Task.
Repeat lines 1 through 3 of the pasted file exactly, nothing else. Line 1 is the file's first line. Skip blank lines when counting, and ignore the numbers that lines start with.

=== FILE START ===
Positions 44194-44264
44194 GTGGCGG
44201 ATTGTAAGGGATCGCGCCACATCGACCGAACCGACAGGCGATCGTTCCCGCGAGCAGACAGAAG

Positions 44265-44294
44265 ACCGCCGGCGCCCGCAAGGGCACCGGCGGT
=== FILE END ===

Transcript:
Positions 44194-44264
44194 GTGGCGG
44201 ATTGTAAGGGATCGCGCCACATCGACCGAACCGACAGGCGATCGTTCCCGCGAGCAGACAGAAG